Fishing on Lake Michigan: Salmon, Trout, and Lampreys

Living close to the Great Lakes is a dream for many lovers of fishing. With the Great Lakes taking up a little under 95,000 square miles, they hold over 3,500 species of animal and plant life, including 170 plus species of fish!

In order to fish on the Great Lakes, you must purchase a fishing license. That is the same for fishing on Lake Michigan, the main lake we will be discussing today. If you don’t live in Michigan, a fishing license can cost you a pretty penny. For an annual fishing license in Michigan, if you are not a resident, it will cost $76.00. If you would like to hunt and fish in Michigan, and you aren’t a resident, it will cost you a whopping $266.00! For residents, you can get your annual license for only $26.00, and your combo license for $76.00.

Now that you’ve gotten your license, what is there to expect on Lake Michigan? Maintaining that Michigan has a Daily Possession limit of five Salmon, or five Salmon AND Trout, here are the four types of Salmon you can expect to encounter on Lake Michigan.

The Chinook Salmon- this breed of salmon has existed in the Great Lakes for over one hundred years. They prefer colder water temperatures, and they are rampant in August, which is their “catchability” season. You can have five of these Salmon in your possession, under the Daily Possession Limit in Michigan.

The Coho Salmon- this is the other Salmon you can have five of, per day. The Coho Salmon preys on smaller fish, and their eggs hatch around April.

The Pink Salmon- this is the smallest species of Salmon, out of the four. The largest catch of pink salmon was measured at only 30 inches long, and a mere 15 pounds. They are a cold water species, and eat bugs, and invertebrates (creatures without spines).

The Atlantic Salmon- the Atlantic Salmon is known to be aggressive. They can live in both salt water, and fresh water locations, and was originally from the Atlantic Ocean.

There are just as many, if not more, breeds of Trout than there are Salmon, including:

The Rainbow Trout- Rainbow Trout eat mollusks (clams, oysters, etc), crustaceans (crabs and such), and worms, as well as other small fish. They’re known for the striking colors of their scales, and typically weigh in from 3-8 pounds. They are a very popular fishing game, and have since been introduced to most parts of America because of it.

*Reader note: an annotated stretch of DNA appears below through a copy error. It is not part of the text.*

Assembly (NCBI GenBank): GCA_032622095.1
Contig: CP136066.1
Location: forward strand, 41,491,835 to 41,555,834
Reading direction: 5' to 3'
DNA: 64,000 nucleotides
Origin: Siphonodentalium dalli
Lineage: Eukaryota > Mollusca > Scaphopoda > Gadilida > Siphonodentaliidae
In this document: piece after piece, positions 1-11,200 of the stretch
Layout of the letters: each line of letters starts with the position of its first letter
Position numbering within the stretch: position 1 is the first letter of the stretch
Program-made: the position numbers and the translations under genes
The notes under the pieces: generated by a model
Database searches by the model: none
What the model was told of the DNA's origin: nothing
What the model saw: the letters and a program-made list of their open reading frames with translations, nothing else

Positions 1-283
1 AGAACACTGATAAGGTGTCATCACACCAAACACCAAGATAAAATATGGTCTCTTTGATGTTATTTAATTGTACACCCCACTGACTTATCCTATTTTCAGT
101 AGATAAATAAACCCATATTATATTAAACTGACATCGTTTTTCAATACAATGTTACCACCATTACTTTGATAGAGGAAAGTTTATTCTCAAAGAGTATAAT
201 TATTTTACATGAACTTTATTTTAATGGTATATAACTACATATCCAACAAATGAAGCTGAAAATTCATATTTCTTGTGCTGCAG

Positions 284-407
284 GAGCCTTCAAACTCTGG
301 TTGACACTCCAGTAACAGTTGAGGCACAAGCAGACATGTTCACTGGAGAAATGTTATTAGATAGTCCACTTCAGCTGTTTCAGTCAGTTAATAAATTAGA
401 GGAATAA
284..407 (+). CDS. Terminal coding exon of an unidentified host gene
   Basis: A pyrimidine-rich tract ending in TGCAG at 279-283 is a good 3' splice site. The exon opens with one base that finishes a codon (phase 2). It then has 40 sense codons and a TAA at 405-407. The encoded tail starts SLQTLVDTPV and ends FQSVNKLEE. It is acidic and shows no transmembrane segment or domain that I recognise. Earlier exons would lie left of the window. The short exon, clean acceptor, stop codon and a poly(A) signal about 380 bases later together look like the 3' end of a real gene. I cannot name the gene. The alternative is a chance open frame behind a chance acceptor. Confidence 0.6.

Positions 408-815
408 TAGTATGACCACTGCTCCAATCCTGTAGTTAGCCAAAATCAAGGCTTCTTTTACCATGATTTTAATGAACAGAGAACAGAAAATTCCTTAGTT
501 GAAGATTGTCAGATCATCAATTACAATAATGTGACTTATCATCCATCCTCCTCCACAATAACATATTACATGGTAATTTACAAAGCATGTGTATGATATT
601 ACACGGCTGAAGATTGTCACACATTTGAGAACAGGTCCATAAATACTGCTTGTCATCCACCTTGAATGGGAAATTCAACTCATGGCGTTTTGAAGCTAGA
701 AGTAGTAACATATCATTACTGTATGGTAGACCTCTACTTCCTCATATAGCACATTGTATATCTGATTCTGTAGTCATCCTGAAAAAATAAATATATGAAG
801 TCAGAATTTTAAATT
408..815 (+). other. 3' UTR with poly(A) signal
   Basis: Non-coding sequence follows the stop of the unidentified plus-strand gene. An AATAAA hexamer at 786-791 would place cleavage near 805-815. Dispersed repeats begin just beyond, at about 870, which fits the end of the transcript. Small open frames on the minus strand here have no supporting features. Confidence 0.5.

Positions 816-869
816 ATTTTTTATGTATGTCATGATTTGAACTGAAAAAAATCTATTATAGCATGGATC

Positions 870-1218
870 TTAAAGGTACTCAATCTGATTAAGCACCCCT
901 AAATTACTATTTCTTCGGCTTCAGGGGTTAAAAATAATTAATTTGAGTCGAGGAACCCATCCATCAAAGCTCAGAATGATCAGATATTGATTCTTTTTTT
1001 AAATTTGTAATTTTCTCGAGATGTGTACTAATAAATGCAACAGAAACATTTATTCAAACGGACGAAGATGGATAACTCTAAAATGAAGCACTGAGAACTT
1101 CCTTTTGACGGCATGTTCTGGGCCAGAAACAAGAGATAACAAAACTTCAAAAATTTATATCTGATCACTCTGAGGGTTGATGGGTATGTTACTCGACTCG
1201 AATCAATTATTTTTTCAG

The Brown Trout- Brown Trout can be found in many countries, though they originated in Europe. These fish like to eat other, smaller fish, and invertebrates. They were named for the shades of tan and brown the fish is often found as, but they can also be spotted with silver color, and often have white or cream bellies.

The Lake Trout- Standing at one of the largest breed of Trout, they love cold water, and grow at a slow rate. They mainly inhabit the North West of America, the Great Lakes specifically, Alaska, and Canada. The Lake Trout matures at around age 6, and thus has a tendency to be over fished, and was nearly wiped out (on several occasions).

All in all, you can have up to five of the two species listed, as stated in Michigan’s Daily Possession Limit on their Fishing Guidelines. Every state has their own rules and regulations, that must be followed. Always be sure to check things like Daily Possession Limits, before going on your fishing trips. But what else should you expect while fishing on Lake Michigan?

Lake Michigan waters can rise to almost 60 or more degrees, depending on the temperature of the air. There are dozens of other creatures you can also meet on Lake Michigan, including, but not limited to, fresh water sponges, eels, cray fish, Lampreys. But wait a second…

What is a Lamprey?

Lampreys are a species of jaw-less fish, often mistaken for eels, with a circular mouth that hold rows of sharp teeth. The Lamprey has been labeled as a cousin of the Eel, but in reality, they aren’t even related. These creatures have more shared DNA with Sharks than they do with Eels. They leech onto prey and drink their blood, and drop off when they’re done feeding. Humans don’t have a ton to fear from these creatures, but it is always better to be aware of what could be in the waters.

On many species diet list is a small fish called the Minnow. You can preserve these fish and use them as bait, using a bit of salty, brine fluid. You can let them sit in the brine, dry them, and then add them back to just a container of salt, to keep them preserved to use immediately, or, you can leave them in the salt to further preserve them. When they’ve sat in the salt, for at least 5 hours, you can remove them, rinse them, and then allow them to air dry. Viola: You can use them on your next trip, or just freeze them for possible future use.

With the vast expanse of mileage that the Great Lakes cover, you are bound to find hundreds of fish to catch, and dozens of great areas to do so. Every year, thousands of fishermen flock to Lake Michigan, the second largest lake of the Great Lakes, for the diverse “collection” of species. Daily, you can have up to five Salmon and Trout in your possession. The species include the Atlantic Salmon, the Chinook Salmon, the Coho Salmon, the Pink Salmon, the Rainbow Trout, the Lake Trout, and the Brown Trout. You are allowed to have a maximum of five of either Chinook, or Coho Salmon, which would count as your daily limit. Most people catch two trout, and three Salmon, or vice versa, to meet the limit.

Please note that it is illegal to have fish maimed so badly that they cannot be identified, or measured, and it is illegal to throw chum for luring fish as well. Please take time to look over Michigan’s Fishing Rules and Regulations, before heading out to the Great Lakes to fish.